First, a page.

Beware the wolf in sheep’s clothing: Oracle’s Autonomous ‘self-driving’ Database Cloud


Last August, Oracle announced its Autonomous Database Cloud. According to the software vendor, this product not only reduces complexity and human error, but also increases reliability and security – all at a guaranteed lower cost than Oracle products running on Amazon or Azure. That sounds almost too good to be true – especially if you look at it in a broader perspective.

For starters, a bit more background on the Oracle product in question: the Autonomous Database – allegedly, world’s first. This new version (18c) has three properties. It is first and foremost ‘self-driving’, which means that the user can determine the required level of service and performance himself, for example to meet peak load. It is also ‘self-repairing’, which comes down to a guaranteed 99.995% uptime. And ‘self-securing’, which means that the user does not have to worry about privacy or security.

Oracle’s ultimate product

What Oracle really wants to say is that from now on it will also offer a cloud database, from their own data centers, just like Amazon and Azure, with all the benefits that entails. The big difference between Oracle and Amazon and Azure is that Oracle promises that the Autonomous Database will be much cheaper – ‘five to thirteen times cheaper than Amazon’, according to Oracle’s co-founder Larry Ellison. Well, comparing the costs of cloud services is arbitrary anyway, but if Oracle uses the price of its product as a selling point, many users get a déjà vu. We have seen such a strategy at Oracle before.

The well-known approach

When Oracle started about thirty years ago, the strategy was also aimed at gaining the largest possible market share as quickly as possible, preferably with the largest companies and established names as customers. As long as Oracle could leverage new logos for marketing purposes, acquisition was the primary goal, generating revenue came later. When the market share was large enough, the strategy changed. Oracle became stricter regarding compliance and started implementing aggressive audits and price increases packaged as options and add-ons.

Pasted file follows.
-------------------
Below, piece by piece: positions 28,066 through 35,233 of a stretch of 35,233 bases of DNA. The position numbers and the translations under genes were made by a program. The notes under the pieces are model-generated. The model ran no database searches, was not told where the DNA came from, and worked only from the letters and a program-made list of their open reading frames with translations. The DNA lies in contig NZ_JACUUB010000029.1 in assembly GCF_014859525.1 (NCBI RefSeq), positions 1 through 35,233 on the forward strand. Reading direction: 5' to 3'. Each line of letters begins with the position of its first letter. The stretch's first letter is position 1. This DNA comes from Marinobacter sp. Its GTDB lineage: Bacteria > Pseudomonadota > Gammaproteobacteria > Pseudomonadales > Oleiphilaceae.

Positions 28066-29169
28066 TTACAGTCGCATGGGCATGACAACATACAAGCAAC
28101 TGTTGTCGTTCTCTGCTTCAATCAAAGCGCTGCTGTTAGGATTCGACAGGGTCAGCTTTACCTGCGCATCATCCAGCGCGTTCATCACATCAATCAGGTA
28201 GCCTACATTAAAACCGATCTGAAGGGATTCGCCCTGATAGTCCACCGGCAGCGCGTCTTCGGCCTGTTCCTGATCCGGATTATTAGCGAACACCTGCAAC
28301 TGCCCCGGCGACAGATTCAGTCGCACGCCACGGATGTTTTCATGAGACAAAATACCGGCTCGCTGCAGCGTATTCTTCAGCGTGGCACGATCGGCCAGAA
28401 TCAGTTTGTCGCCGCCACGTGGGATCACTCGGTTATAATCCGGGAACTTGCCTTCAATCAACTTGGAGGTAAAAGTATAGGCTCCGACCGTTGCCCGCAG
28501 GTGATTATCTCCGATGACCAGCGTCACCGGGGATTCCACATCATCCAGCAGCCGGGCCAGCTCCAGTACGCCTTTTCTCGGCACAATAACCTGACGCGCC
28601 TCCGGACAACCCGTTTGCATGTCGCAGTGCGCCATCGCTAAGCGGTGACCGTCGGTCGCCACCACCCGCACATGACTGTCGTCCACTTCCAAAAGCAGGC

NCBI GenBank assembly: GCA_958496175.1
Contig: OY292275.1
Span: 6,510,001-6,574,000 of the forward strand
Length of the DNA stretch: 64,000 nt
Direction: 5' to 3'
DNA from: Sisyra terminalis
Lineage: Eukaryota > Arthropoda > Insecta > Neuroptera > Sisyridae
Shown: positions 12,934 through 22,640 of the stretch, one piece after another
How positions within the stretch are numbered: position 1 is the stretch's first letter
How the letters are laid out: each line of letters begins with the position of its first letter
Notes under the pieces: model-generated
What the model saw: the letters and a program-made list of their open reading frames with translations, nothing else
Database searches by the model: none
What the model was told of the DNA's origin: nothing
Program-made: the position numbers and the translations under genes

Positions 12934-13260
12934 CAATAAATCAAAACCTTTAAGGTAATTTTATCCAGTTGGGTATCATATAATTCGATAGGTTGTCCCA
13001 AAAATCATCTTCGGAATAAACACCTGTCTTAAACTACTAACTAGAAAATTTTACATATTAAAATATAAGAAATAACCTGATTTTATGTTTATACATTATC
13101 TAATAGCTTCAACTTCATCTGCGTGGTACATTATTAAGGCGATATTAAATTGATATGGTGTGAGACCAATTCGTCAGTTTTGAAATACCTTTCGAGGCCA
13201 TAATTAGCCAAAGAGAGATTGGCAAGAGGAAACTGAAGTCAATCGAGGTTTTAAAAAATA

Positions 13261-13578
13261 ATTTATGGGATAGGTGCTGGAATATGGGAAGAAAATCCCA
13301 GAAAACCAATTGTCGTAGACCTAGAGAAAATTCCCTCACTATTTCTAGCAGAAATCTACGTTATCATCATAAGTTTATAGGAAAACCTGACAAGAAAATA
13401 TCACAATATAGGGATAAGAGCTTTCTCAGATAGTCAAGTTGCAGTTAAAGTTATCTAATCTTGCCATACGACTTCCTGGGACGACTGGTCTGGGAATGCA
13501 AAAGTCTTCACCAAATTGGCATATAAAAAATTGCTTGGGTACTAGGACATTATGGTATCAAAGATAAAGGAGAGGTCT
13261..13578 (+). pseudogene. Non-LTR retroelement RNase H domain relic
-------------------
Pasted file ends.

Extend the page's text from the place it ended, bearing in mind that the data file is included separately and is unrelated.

Skepticism all around

Meanwhile many end users are fed up with Oracle’s sales and have a bad relationship with the company. They see the new version as the next trick and are understandably skeptical about the product, which seems to have all the characteristics of a new lock-in situation. This skepticism is supported by the fact that many Oracle employees leave Oracle and start working at competitors. The recent rumble at the top of the company also contributes to the picture. Recently, Thomas Kurian – until not long ago Oracle’s president of product development – has stepped down under strange circumstances. Rumors are that Larry Ellison and Thomas Kurian were arguing about the strategy. Kurian was an advocate of making the Oracle database available to other public cloud suppliers, just as Microsoft also offers its SQL server on AWS. The preferential strategy of Ellison, which was also at the helm in the early days, is anyone’s guess.

Question marks over quality

End users also call into question the maturity of Oracle’s cloud service, considering Oracle was relatively late with its cloud strategy. Until a few years back Ellison still called the cloud big nonsense. Almost overnight, that view took a 180-degree turn. This can happen, strategies change, but the fact remains that Oracle fell behind. AWS was launched 12 years ago, Google Cloud 10 years ago and Azure 8 years ago. As such, users do not question just the strategy, but also the maturity and quality of Oracle’s cloud products.

This article is also published on AG Connect.

This article was published on 06-12-2018